His soft brown image has graced the cover of National Geographic. He's a perennial on wildlife calendars, the star in several public service spots to promote bear safety and the mascot for a line of hunting apparel. His is the furry face producers and advertisers turn to when they need a teeth-baring, menacing grizzly.
But at 15, Brody the bear is approaching middle age and dealing with arthritis, which could sideline his career. A pharmaceutical company in Harford County has developed a nutritional supplement for horses that is helping the 1,400-pound Kodiak bear move painlessly and with more agility, his trainer, Jeff Watson, said. Brody prefers his twice-daily Cosequin covered in spaghetti sauce and spread on whole-wheat bread.
To thank Nutramax Laboratories personally, Watson drove Brody 700 miles from his home base in Indiana to the Edgewood company for a private show Wednesday.
Since Brody never left his 26-foot-long cage, the meet and greet with a few hundred employees was confined to the company parking lot. Watson used food to coax the animal into performing, knowing Brody could smell savory fried chicken, his on-the-road fare.
"He knows the food is gonna get good," Watson said. "Eating is his favorite pastime."
Watson contacted Nutramax after using its product, and the company invited him to visit. It was his idea to bring along the bear that he has trained since Brody was a 2-month-old, 10-pound cub. He wanted to demonstrate the bear's increased mobility since taking the supplement, he said, and Brody travels well.
He has appeared on "Good Morning America," the "Tonight Show" and with Chuck Norris and Chris Matthews.
Chris Glase, Nutramax director of corporate services, told the approximate 240 employees a grizzly would be in their midst for the day and quickly squelched several requests for in-cage meetings. A few employees brought children from home and others videotaped Brody for kids who could not miss school. Nathan Schuckmann, 8, who was visiting with family on their way home to St. Louis, took dozens of photos.
"I will remember Edgewood," he said, planning to switch his tiger sweatshirt for a bear one, in honor of his new favorite animal.
Brody stood to his nearly 8-foot stature and dropped his jaw to reveal fearsomely sharp teeth all for the promise of poultry, fried and raw. The audience applauded loudly as the bear offered his paw and shook his head for more treats. Watson was ever wary of the yellow jackets nearby. A bee sting, say on that long tongue, can quickly alter any bear's good humor and provoke a powerful, hurtful reaction, like a swat at the nearest object — most likely the trainer.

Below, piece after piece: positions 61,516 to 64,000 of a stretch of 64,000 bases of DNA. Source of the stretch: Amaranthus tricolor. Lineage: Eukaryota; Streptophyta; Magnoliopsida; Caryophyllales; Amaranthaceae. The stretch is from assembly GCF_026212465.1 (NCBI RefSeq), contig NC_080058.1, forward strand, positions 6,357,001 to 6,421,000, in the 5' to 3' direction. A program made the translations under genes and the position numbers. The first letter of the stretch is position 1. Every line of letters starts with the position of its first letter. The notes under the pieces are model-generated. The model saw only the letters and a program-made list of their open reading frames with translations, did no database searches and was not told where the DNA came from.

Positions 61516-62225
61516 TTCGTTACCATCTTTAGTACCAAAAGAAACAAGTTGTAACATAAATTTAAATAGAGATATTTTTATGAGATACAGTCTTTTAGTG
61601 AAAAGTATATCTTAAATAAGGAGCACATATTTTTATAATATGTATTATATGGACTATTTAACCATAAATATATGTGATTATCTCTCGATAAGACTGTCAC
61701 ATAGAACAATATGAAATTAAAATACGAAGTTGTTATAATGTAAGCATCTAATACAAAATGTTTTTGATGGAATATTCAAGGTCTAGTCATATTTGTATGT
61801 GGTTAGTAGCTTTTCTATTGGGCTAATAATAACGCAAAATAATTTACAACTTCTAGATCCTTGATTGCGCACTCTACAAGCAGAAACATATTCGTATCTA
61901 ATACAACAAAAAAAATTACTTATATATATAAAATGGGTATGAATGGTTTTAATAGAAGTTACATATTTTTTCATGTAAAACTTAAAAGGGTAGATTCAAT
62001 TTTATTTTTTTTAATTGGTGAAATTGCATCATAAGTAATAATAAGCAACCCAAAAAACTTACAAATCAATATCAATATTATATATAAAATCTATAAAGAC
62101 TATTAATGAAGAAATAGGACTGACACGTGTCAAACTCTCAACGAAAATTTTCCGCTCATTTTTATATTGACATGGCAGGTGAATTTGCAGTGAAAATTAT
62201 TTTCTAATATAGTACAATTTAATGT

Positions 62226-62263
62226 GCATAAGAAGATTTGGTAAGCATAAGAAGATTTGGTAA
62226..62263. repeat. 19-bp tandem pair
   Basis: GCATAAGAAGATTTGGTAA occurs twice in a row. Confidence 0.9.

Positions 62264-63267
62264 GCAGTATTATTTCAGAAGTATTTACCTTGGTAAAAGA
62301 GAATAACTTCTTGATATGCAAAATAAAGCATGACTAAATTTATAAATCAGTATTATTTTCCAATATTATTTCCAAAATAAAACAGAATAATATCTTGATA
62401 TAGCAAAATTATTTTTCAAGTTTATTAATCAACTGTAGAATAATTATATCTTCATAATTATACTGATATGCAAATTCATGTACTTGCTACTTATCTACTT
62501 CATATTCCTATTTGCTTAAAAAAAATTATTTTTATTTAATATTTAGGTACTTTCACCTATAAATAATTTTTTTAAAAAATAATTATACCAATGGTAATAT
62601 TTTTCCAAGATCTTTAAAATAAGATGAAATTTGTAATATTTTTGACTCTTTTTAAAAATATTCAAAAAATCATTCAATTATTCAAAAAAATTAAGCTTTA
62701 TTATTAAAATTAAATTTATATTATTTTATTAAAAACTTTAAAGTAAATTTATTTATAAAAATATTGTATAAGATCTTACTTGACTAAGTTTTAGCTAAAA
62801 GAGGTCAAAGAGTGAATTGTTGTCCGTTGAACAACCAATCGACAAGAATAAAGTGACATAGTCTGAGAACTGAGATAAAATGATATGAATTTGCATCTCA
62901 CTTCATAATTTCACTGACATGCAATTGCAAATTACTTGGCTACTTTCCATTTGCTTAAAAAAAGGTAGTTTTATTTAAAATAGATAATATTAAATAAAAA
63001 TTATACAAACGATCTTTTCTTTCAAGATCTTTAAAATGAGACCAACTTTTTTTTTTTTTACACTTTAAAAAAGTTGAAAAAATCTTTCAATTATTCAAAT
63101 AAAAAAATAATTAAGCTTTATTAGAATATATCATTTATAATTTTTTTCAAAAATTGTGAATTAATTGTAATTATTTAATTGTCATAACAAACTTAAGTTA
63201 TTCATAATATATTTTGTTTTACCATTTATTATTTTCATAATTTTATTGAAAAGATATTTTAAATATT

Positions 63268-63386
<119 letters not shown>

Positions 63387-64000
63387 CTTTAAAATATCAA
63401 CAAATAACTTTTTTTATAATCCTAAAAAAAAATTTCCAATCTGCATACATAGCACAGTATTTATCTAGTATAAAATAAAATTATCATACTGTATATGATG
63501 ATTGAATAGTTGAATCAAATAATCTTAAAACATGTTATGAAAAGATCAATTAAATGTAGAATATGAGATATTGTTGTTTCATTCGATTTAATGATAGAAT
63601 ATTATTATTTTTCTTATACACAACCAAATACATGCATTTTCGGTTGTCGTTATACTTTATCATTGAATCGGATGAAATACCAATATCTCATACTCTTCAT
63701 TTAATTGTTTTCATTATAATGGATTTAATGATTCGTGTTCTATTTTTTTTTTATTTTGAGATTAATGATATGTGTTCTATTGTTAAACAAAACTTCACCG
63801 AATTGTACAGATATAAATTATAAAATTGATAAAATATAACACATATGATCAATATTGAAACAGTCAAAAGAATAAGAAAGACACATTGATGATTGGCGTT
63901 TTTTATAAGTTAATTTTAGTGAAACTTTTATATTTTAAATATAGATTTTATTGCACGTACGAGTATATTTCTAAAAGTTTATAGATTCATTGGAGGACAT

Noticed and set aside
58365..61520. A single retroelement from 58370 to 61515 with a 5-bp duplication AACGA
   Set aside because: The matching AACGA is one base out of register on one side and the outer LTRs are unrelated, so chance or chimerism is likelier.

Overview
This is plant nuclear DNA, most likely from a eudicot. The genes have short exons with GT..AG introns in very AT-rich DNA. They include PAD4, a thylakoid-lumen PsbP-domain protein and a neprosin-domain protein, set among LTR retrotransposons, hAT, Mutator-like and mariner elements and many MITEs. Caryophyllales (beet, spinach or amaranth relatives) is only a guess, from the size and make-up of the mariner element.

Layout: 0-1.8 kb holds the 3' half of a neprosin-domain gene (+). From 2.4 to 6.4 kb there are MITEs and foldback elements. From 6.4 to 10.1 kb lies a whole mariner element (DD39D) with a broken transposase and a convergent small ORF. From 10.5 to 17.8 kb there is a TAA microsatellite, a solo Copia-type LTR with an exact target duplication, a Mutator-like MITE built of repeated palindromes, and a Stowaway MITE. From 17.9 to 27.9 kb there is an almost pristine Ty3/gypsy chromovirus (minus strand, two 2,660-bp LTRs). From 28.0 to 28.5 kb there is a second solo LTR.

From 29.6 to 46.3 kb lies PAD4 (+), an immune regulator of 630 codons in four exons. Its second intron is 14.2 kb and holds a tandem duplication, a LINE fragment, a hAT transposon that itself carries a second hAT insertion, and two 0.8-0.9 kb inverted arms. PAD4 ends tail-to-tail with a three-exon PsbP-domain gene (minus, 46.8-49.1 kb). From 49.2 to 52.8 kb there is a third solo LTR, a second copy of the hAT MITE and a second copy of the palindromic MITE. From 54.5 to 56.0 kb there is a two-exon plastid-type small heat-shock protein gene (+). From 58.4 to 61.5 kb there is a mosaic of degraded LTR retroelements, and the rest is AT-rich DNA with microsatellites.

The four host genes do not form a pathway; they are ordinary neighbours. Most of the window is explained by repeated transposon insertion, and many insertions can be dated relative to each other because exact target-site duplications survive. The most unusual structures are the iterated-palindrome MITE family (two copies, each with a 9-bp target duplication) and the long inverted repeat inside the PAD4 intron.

In the course of an hour, the bear went through 50 pieces of fried chicken and countless pounds of raw chicken — bones and all. He was offered thick raw carrots, which Brody eschewed and ultimately sat on. After his hefty meal, he took a siesta.
"I think he just ate half a Perdue farm and then laid down for a little nap," said Kirsten Dresser, a sales associate. "I love the way he curls his toes and puts a paw across his face."
Sometimes people see Brody as an overgrown pet, Watson said.
"I just want a little bear hug," said Jeannie Willems, a licensed veterinary technician. "As long as Jeff is right there in the cage, I would get in there with them."
His audience gushed over Brody's lustrous brown coat, his soft amber eyes, curved ears and his slightly upturned nose. "He is a touch magnet," Watson said, as he restricted access to the cage.
When Watson placed his head inside that gaping ursine mouth and rode briefly on Brody's back, he may have enforced that docile teddy bear image the public loves.
"If bears could be domesticated, a lot of people would want one," he said. "He might look cute and cuddly, but he is a tough, wild animal and an opportunistic feeder."
Watson had spread Brody's portfolio across several tables. An impressive resume includes movies like "Grizzly Park" and "The Li'l River Rats," TV and countless commercial credits.
"Does Brody have a girlfriend?" one woman asked.
"No, no family ties," Watson said. "He is taking applications but, for now, prefers to stay focused on his career."